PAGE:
Stay of execution order is included in the latest proclamation. Stay of execution order was not incorporated in the repealed proclamation. When the HoF believes that there will be irreparable damage to an applicant requesting constitutional interpretation, a stay of execution could be ordered. The authority to order a stay of execution is the Speaker of the HoF and not the President of the CCI as it customarily requested.
Rules on Decision Making
The repealed proclamation requires unanimous vote for passing a decision on constitutional interpretation cases. The latest proclamation however is silent on the subject. The FDRE Constitution on Article 64(1) states the fact that all decisions of the HoF require the approval of a majority of members present and voting. Thus it is fair to assume that constitutional interpretation cases will be decided not by unanimous decision but by majority vote of members present and voting.
Execution of Decision
The decision of the HoF on constitutional interpretation comes into effect as of the date of passing of the decision except when the decision itself states otherwise. However, when a given law is termed unconstitutional, the party that issues the law is given three month to amend, change or repeal the law in question. The time period used to be six month in Proclamation No 251/2001, which now is reduced to 3 months. The latest proclamation included a follow up procedure in that the concerned government body to amend, change or repeal the law has a duty to communicate the HoF in writing that it amends, changes or repeals the law in question. The House shall follow up the execution of its decision. For that matter Article 22(1) of Proclamation 1261/2021 states that the final decision of the HoF on constitutional interpretation shall be obligatory.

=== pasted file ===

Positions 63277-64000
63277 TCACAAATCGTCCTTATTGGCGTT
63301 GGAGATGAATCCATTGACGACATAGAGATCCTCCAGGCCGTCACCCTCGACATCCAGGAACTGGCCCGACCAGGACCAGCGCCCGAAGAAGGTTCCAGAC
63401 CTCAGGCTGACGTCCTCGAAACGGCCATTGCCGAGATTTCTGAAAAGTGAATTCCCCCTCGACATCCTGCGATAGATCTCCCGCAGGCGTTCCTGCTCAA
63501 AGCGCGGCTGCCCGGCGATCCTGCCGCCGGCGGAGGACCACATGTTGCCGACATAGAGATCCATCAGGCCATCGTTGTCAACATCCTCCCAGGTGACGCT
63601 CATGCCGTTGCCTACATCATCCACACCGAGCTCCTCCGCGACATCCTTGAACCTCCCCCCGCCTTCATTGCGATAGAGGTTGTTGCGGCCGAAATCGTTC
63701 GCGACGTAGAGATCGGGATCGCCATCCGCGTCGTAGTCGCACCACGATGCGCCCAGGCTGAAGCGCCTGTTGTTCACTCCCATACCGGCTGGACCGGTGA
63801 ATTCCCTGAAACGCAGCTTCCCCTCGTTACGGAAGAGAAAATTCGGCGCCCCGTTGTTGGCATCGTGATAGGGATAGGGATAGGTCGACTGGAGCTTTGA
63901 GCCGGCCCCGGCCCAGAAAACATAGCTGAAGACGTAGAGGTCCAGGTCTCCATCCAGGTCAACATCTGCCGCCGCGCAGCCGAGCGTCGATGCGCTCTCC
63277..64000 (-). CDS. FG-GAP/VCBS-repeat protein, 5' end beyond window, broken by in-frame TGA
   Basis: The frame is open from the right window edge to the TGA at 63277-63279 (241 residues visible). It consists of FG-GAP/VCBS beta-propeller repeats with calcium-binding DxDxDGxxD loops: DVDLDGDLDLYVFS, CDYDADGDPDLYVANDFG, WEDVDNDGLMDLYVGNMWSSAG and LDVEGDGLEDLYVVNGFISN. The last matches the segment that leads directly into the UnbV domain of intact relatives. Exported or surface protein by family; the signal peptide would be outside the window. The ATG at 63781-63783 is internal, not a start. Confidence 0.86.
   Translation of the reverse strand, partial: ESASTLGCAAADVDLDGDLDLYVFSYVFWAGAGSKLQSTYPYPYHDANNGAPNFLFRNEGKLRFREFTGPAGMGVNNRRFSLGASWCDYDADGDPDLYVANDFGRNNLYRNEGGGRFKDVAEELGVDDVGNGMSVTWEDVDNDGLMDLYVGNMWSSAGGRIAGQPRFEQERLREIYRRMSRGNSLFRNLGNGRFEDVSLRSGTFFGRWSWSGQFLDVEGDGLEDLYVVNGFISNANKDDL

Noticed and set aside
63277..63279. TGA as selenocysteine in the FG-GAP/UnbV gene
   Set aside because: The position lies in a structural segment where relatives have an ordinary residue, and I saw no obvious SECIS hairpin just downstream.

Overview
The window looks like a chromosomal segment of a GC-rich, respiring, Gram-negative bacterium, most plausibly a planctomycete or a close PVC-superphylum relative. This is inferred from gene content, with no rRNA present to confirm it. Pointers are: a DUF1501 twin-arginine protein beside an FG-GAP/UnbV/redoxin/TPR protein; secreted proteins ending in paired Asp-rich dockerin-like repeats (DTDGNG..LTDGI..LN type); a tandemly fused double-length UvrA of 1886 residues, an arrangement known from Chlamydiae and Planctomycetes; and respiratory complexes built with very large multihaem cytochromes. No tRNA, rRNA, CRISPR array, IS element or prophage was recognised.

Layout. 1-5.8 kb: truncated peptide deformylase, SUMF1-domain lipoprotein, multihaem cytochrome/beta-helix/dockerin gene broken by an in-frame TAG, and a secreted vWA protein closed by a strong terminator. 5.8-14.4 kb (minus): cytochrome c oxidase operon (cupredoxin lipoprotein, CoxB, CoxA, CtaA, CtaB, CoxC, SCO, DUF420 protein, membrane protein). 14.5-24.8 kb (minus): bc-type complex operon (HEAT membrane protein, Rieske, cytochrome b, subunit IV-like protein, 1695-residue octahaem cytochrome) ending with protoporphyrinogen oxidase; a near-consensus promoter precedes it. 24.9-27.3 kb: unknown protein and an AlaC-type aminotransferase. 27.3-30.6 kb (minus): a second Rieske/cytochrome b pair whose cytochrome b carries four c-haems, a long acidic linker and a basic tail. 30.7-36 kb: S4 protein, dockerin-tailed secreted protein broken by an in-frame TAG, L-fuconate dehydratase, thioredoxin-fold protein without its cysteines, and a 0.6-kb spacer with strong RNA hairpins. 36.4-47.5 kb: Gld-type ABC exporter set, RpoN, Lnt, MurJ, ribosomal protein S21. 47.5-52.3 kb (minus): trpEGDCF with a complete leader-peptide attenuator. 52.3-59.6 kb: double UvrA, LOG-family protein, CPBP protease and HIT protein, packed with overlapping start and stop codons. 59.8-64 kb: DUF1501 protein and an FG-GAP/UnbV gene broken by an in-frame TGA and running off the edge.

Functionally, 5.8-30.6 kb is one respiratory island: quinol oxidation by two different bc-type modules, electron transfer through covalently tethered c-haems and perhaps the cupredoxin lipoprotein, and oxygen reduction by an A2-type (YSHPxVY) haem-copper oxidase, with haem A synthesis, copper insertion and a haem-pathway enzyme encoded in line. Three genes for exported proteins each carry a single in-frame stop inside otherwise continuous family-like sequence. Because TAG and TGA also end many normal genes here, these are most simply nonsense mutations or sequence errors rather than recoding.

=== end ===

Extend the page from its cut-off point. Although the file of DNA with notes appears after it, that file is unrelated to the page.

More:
The repealed Proclamation No 251/2001 on Article 11 provides that the House’s constitutional interpretation shall have the general effect which therefore shall have applicability on similar constitutional matters that may arise in the future. Such a binding nature of the interpretation is broad enough to oblige not only courts but also the House itself. Nonetheless, the latest proclamation that repealed Proclamation 251/2001 is silent on the subject matter. There is no clear mention that an interpretation on a constitutional matter will have applicability to similar constitutional matters that may arise in the future.
Pending cases before the HoF are required not to be publicized. Press release or publication of such pending cases by any media including social media is prohibited unless it is for research or study purposes. However when it comes to final decision, Proclamation No 1261/2021 includes the need for publication in a journal and release in media outlets of the decision of the HoF on constitutional interpretation. The publication shall be done in languages of the Federal government, Regional states and English.
The enactment of Proclamation No 1261/2021 is to fill implementation gaps and incorporate new developments. The HoF experience in tackling constitutional interpretation issues has brought to its attention the need to include additional procedures like stay of execution and follow up of its decisions in amending, changing or repealing laws in different government organs. Interpretation of constitutional matters affecting the supreme law of the land has to be given weight and dissemination of information on changes made necessary to reach all Nations, Nationalities and Peoples of Ethiopia.